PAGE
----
Every ophthalmologist requires precise surgical tools with which he or she can perform surgery safely and accurately in order to ensure optimal outcomes. The availability of high-quality microsurgical instruments has increased over the past decade with manufacturers continually modifying and optimising existing instruments.
Every ophthalmologist requires precise surgical tools with which he or she can perform surgery safely and accurately in order to ensure optimal outcomes. The availability of high-quality microsurgical instruments has increased over the past decade with manufacturers continually modifying and optimising existing instruments. Even small modifications to an instrument can lead to significant intraoperative and postoperative improvements.
There are a number of silicone I/A tip systems available. The silicone irrigation/aspiration (I/A) tip (Allegro) is a microsurgical instrument that allows the surgeon to safely remove cortical material during cataract surgery. It also allows the user to polish the posterior capsule, and rotate or adjust the placement of the IOL, which is particularly useful when implanting and positioning a toric IOL.
During cataract removal, the lens nucleus is hydrodissected and emulsified using ultrasound and, on occasion, assisted by a chopper or spatula which is inserted through a side port. After phacoemulsification of the lens is completed, an I/A system is used to aspirate the cortical material.
At the end of this procedure, it is possible for fragments of the lens nucleus or cortex to remain in the capsular bag. It is imperative that these fragments are completely eliminated since retained nuclear or cortical material may lead to severe inflammation, secondary glaucoma, and may also distort the IOL’s position.
Removing cortical fibers and fragments without damaging the delicate capsular bag is a fine art that requires not only skill and experience, but also an optimally designed I/A system.
There is a silicone I/A system (MST Allegro, MicroSurgical Technology, Inc, Redmond, WA, USA) that combines silicone encapsulated tips in conjunction with the Allegro hand piece. The hand piece is designed to be reused (following cleaning and sterilisation), but the tips are for single use only and are disposed of following surgery.
The Allegro tips are completely covered with silicone, leaving no sharp edges and providing safer irrigation and aspiration. Specifically, the silicone sleeve minimises the risk of injury to the capsule, which can sometimes occur with metal-tipped I/A instruments.
The aspiration and irrigation ports are also smooth/polished for enhanced capsule protection. The tip comes preassembled, thus eliminating the need to install a sleeve.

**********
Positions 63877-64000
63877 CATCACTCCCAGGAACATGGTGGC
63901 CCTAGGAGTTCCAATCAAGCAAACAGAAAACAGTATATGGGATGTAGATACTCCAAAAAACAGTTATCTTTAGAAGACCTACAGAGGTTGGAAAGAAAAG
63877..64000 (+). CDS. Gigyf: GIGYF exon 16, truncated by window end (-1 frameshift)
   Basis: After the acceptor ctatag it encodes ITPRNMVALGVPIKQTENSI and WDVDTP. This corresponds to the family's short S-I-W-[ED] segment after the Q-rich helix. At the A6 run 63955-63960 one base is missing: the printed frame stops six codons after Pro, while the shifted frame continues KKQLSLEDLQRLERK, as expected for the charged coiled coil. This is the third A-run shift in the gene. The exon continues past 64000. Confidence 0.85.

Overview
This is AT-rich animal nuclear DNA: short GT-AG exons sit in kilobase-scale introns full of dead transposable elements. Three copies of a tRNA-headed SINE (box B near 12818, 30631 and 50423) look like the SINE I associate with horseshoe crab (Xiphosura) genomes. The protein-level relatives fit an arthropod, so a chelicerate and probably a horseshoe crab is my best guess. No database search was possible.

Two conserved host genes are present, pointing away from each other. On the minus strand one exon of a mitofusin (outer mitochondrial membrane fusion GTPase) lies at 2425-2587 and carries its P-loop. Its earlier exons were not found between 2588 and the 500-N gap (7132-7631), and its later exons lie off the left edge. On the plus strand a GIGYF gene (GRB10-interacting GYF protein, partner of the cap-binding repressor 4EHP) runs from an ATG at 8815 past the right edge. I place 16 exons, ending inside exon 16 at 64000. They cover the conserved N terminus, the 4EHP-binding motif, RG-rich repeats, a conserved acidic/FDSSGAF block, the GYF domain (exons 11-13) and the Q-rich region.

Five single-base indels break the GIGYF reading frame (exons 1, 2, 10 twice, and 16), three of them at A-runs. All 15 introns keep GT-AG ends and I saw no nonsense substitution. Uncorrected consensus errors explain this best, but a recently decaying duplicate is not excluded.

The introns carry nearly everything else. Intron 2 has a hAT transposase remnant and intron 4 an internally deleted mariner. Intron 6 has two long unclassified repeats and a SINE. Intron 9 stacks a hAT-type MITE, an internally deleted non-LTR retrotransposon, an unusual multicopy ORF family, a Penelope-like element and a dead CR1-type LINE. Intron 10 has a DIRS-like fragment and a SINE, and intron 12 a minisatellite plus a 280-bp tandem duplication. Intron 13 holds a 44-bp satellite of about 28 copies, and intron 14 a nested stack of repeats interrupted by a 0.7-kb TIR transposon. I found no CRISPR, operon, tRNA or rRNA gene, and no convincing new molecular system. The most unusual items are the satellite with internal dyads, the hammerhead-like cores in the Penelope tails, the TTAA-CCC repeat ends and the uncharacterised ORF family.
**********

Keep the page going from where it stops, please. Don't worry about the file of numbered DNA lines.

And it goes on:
The superiority of a silicone versus a metal I/A tip was demonstrated in a retrospective study undertaken at the Parkland Memorial Hospital in Dallas, Texas, USA. All cataract surgeries performed between September 2000 and February 2004 were evaluated.
In total, 1,072 cases were performed using a metal I/A tip. In this group, there were 13 cases of vitreous loss (rate of 1.2%). In the 805 cases performed using a silicone I/A tip, there was only one case of vitreous loss (rate of 0.1%)1.
There are several design benefits to the Allegro I/A tip system. During movements that bring us toward the anterior capsule leaflet, it is possible to accidentally apply suction to the wall of the capsule. If the aspiration port is metal or plastic, it may have sharp or uneven edges that can tear or damage the thin wall. This may lead to complications that we want to avoid.
The Allegro I/A tip provides, in this regard, a much higher level of safety. The aspiration port is soft, smooth and rounded making it highly tissue-friendly. One can use this tip to directly approach the posterior capsule wall without damaging it. It’s an ideal instrument for both beginners and experienced surgeons.
The unique geometry of this tip features two bends which improve access to the subincisional cortex while minimising torque on the wound. Additionally, the irrigation ports are distally located, which is optimised for working close to the wound.
While there are other silicone I/A tips available, some require assembly, i.e., it is necessary to install the silicone sleeve over the tip. If the tip is not assembled correctly or the silicone cuff shifts during surgery, there is a risk that the ports will not be totally encased in silicone. In such cases, small burrs that may occur in the metal could make contact with the capsule and risk damaging it.
The Allegro I/A tip is completely configured for a single use. It is taken from the packaging, bolted with a half twist on the handpiece and is ready for use.
1. Blomquist PH, Pluenneke AC. Decrease in complications during cataract surgery with the use of a silicone-tipped irrigation / aspiration instrument. J Cataract Refract Surg. 2005;31:1194-1197.
Dr Christoph Binder
Dr Christoph Binder is medical director at the clinic Schwarzwaldaugenklinik. He has studied at the Universities of FU Berlin, LMU Munich and at the Ludwig-Maximilians-University Munich, focusing on retinal diseases. Now he specialises in refractive surgery.